The “Dual-Process” Model of Thinking, Self-reflection and Decision Making
In cognitive psychology, the “Dual Process” model reveals that we have two ‘parallel’ modes of thinking or reasoning. It explains how we have this “Follow Your Heart vs Follow Your Brain” phenomenon.
The idea is the heart and the brain represent these two modes of thinking. The thinking involves how we reason, think and make decisions about things. ‘Following the brain’ represents logic, consciously thought out responses.
The brain represents the “conscious or explicit” system associated with normal, conscious awareness for the reasons and decisions behind our behaviors. An example would be listing on paper or in your head the reasons why you like someone.
On the contrary, the heart represents the “unconscious or implicit system.” This system can also make decisions and affect behaviors, but we are typically unaware of the process or reasoning. We only “know” the decision or behavior once it is made or happens. So for example, this is sort of like when you are infatuated with someone. You may or may not know why you are infatuated, but you are. And it is often after you are with this person that you begin to realize these feelings you’ve been having.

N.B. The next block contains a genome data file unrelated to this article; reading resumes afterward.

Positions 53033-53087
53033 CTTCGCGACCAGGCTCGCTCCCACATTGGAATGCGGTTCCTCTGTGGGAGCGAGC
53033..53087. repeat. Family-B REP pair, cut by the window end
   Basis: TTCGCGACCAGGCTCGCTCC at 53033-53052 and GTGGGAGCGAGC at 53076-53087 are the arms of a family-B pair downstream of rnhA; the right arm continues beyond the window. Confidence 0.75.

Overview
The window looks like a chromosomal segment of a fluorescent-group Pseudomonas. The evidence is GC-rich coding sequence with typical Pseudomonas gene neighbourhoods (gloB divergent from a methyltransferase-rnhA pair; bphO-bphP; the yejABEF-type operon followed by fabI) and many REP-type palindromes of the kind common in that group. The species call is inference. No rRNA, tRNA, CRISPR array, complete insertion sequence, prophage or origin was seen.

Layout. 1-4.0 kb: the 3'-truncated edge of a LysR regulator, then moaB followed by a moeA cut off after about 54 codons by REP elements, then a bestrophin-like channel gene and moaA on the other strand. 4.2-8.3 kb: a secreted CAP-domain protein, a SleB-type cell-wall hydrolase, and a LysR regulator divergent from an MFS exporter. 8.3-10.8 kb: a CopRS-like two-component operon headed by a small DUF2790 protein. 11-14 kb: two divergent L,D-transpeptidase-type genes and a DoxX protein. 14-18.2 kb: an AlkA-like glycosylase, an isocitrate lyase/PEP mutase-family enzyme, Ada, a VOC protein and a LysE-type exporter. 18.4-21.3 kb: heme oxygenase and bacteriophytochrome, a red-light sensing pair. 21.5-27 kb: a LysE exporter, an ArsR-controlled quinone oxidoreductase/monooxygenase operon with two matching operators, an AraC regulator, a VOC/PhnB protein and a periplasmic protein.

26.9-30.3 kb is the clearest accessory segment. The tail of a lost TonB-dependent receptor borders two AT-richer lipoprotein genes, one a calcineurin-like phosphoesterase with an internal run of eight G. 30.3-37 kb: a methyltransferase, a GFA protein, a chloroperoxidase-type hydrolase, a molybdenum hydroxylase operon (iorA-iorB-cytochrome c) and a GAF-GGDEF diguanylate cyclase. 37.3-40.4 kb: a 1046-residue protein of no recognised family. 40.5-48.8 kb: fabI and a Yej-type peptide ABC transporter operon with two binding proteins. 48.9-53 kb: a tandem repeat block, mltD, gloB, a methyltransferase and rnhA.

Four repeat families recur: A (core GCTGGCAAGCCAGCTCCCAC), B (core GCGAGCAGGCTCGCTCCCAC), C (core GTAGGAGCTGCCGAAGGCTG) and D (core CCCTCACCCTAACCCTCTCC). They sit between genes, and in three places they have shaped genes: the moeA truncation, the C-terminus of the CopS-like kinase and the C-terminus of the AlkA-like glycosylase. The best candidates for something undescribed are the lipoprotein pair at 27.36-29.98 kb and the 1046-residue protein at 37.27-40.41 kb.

Furthermore if you are ever lost about how you feel, and you have to decide between following your brain or your heart, studies suggests that you follow your heart because not thinking for ‘complex’ things such as feelings is more accurate of how you truly feel. In fact, if you try to use your brain and logically reason things out, you may end up distorting yourself.